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The following code demonstrates sending data to the USB Adapter for plotting by StampPlot.
StampPlot_Update: HIGH PhotoT ' Use RCTime to get value PAUSE 5 RCTIME PhotoT,1,Light ' Send value to be plotted on plot channel ' !ACHN Channel (0-9), value, color (0-15 or color name) SEROUT Tx,Baud,["!ACHN 0,",DEC Light,",(BLACK)",CR] ' Update meter ' !O Meter1 = value SEROUT TX,Baud,["!O Meter1","=",DEC Light,CR] RETURN

When reading the interface, the Remote unit requests the values of swLED, sldTone and sldServo to control the Remote node’s hardware by requesting their values and accepting the returned data.
StampPlot_Read: GOSUB EmptyBuffer ' ensure buffer empty ' request switch value for LED state ' !READ (swLED) for LED data SEROUT TX,Baud,["!READ (swLED)",CR] ' Accept returned data SERIN Rx\RTS,Baud,100,Timeout,[DEC State] ' Request slider for buzzer ' !READ (sldTone) for buzzer frequency SEROUT TX,Baud,["!READ (sldTone)",CR] ' Accept returned value (0 to 5000) SERIN Rx\RTS,Baud,100,Timeout,[DEC Freq] ' !READ (sldServo) to control servo position SEROUT TX,Baud,["!READ (sldServo)",CR] ' Accept returned value (500 to 1000) SERIN Rx\RTS,Baud,100,Timeout,[DEC Position] Timeout: RETURN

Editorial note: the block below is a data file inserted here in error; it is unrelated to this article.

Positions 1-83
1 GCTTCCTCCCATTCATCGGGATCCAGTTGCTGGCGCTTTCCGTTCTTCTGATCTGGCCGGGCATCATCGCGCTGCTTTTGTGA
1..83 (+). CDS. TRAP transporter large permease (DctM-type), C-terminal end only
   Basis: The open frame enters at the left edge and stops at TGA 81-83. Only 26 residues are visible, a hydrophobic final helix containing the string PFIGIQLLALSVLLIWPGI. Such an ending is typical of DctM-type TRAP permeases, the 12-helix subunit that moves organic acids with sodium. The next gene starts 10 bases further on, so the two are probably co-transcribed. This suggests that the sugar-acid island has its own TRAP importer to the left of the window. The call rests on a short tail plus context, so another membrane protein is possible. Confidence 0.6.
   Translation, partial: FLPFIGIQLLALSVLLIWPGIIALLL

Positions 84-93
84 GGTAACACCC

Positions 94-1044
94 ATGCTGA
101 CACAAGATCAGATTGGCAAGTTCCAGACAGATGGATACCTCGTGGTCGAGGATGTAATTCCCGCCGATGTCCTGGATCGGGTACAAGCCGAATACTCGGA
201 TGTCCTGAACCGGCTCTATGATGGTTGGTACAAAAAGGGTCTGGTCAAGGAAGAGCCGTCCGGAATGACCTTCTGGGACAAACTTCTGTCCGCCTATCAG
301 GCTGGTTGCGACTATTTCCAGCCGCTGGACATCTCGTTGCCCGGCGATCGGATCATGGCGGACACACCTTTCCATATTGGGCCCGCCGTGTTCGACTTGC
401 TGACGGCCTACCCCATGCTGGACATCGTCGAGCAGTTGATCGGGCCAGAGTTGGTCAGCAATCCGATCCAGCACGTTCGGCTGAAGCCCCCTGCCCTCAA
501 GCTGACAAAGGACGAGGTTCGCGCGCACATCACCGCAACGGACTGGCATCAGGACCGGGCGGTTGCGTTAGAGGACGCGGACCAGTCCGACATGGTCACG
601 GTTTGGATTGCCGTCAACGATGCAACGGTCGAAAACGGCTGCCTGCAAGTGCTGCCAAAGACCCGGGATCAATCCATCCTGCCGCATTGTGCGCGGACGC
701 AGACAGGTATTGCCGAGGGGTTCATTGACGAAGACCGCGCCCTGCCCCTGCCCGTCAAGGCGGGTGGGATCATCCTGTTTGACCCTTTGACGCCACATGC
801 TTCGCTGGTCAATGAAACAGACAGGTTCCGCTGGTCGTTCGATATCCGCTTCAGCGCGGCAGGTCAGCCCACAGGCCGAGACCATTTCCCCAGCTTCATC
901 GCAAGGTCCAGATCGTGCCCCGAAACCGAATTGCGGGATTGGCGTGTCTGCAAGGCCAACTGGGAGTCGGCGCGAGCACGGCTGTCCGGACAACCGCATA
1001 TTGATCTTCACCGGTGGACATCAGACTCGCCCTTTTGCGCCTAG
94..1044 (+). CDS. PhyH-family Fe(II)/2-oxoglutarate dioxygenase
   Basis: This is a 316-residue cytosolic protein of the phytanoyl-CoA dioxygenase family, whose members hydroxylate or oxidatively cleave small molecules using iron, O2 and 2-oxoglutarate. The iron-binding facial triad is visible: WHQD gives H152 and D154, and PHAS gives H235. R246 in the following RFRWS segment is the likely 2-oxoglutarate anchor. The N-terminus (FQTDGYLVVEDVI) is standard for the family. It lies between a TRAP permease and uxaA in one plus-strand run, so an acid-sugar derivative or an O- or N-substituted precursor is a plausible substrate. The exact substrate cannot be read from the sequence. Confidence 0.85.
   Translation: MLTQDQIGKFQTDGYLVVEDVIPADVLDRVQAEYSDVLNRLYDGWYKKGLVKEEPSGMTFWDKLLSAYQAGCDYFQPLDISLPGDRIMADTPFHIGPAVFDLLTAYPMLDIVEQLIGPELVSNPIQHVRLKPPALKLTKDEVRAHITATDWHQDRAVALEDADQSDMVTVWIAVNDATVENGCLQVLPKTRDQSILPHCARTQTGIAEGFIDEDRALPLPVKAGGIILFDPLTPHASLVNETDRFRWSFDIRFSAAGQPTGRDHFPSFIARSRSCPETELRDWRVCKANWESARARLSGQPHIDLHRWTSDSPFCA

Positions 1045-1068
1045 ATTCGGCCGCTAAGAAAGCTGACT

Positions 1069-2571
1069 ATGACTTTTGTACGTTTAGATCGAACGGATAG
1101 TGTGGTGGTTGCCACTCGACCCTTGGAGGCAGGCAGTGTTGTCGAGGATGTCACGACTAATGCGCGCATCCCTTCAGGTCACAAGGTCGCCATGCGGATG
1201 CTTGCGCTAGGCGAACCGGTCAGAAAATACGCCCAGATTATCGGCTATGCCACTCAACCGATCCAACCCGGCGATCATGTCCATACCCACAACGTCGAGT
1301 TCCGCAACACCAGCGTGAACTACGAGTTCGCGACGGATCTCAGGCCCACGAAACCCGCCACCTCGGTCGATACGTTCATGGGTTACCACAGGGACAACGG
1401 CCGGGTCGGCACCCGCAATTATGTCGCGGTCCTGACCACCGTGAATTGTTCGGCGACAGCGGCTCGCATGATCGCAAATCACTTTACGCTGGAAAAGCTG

BASIC Stamp Project: Wireless Joystick Control and Monitoring of a Boe-Bot
For this project we will develop a wirelessly controlled Boe-Bot (our Remote node) using the 2-Axis Joystick module on a second BASIC Stamp board (our Base node), and will monitor the robot using StampPlot. The Base node is connected to the PC for control and sends data to the PC for StampPlot updates.
Hardware Required

For Boe-Bot (Remote node) (1) Boe-Bot Robot, assembled and tested* (#28132 or #28832) (1) Ping))) Ultrasonic Distance Sensor (#28015) (1) Ping))) Mounting Bracket Kit (#570-28015) (1) HM55B Compass Module (#29123) (1) ServoPal (#28824) (1) XBee SIP Adapter (1) XBee 802.15.4 Module

For Joystick (Base node) (1) Board of Education and BASIC Stamp 2 (1) 2-Axis Joystick (#27800) (1) XBee SIP Adapter (1) XBee 802.15.4 module (1) Piezospeaker (3) 220 Ω resistors (1) 1 kΩ resistor (2) 0.01 µF capacitors

Getting Started with XBee Modules · Page 135